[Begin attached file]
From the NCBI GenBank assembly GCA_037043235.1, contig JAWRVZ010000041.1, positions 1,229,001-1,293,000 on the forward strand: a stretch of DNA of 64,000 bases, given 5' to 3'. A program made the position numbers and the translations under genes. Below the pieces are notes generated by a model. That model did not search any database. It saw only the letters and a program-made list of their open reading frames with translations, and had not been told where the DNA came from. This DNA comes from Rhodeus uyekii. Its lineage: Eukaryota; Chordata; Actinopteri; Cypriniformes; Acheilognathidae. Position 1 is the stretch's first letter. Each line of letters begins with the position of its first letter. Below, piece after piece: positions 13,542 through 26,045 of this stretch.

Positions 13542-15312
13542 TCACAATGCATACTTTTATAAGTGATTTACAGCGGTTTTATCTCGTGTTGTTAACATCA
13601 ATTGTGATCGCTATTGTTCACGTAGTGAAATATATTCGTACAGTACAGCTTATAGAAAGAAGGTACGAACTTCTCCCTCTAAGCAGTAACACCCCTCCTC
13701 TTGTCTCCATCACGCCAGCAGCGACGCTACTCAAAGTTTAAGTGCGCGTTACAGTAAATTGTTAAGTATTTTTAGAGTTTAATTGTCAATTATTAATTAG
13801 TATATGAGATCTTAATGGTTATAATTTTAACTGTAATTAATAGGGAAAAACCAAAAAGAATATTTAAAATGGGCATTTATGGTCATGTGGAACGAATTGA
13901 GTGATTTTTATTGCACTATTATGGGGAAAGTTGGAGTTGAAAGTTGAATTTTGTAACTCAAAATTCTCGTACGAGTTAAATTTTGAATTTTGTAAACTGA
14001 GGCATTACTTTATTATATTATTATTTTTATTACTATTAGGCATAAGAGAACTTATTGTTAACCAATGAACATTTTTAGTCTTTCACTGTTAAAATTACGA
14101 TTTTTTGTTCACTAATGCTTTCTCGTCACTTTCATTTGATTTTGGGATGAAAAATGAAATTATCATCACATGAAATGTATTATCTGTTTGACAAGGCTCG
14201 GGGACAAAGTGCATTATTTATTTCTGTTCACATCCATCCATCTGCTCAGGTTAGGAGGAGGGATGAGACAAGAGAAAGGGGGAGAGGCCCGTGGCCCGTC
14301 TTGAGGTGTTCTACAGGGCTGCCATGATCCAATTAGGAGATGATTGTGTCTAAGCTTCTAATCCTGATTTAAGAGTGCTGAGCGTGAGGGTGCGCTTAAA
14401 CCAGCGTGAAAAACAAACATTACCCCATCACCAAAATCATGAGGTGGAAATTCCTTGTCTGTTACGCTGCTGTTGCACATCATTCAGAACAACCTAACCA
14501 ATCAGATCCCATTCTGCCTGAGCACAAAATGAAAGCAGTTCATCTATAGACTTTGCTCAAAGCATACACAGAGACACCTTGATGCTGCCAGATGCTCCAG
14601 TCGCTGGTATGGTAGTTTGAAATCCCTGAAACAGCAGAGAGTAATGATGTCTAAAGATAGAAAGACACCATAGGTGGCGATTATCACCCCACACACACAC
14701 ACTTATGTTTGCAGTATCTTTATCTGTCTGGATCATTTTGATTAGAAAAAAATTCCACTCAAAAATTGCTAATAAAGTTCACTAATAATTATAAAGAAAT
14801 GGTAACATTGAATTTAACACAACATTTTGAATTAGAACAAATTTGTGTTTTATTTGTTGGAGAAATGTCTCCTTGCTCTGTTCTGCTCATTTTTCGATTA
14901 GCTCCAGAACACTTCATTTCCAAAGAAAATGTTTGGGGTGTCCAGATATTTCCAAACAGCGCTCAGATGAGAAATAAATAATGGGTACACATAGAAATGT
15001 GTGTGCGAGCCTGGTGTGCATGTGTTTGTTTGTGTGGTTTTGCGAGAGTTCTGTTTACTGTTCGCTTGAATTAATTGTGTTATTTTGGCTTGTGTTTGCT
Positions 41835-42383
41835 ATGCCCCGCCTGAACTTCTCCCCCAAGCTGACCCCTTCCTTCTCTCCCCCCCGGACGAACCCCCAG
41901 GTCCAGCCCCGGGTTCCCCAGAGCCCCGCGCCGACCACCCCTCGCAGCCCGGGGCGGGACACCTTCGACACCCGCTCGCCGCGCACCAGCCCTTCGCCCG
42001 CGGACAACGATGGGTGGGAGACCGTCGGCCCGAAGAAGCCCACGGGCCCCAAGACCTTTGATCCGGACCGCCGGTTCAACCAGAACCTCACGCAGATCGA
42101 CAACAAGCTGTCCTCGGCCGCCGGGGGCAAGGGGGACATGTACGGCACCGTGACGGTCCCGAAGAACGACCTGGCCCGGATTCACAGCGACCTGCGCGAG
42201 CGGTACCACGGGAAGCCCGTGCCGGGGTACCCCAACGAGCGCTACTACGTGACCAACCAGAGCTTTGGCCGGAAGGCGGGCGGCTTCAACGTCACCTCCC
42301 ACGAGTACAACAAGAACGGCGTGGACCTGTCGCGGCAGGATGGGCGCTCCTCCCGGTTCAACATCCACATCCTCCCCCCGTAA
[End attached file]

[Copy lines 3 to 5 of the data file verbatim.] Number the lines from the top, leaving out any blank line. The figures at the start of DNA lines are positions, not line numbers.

13542 TCACAATGCATACTTTTATAAGTGATTTACAGCGGTTTTATCTCGTGTTGTTAACATCA
13601 ATTGTGATCGCTATTGTTCACGTAGTGAAATATATTCGTACAGTACAGCTTATAGAAAGAAGGTACGAACTTCTCCCTCTAAGCAGTAACACCCCTCCTC
13701 TTGTCTCCATCACGCCAGCAGCGACGCTACTCAAAGTTTAAGTGCGCGTTACAGTAAATTGTTAAGTATTTTTAGAGTTTAATTGTCAATTATTAATTAG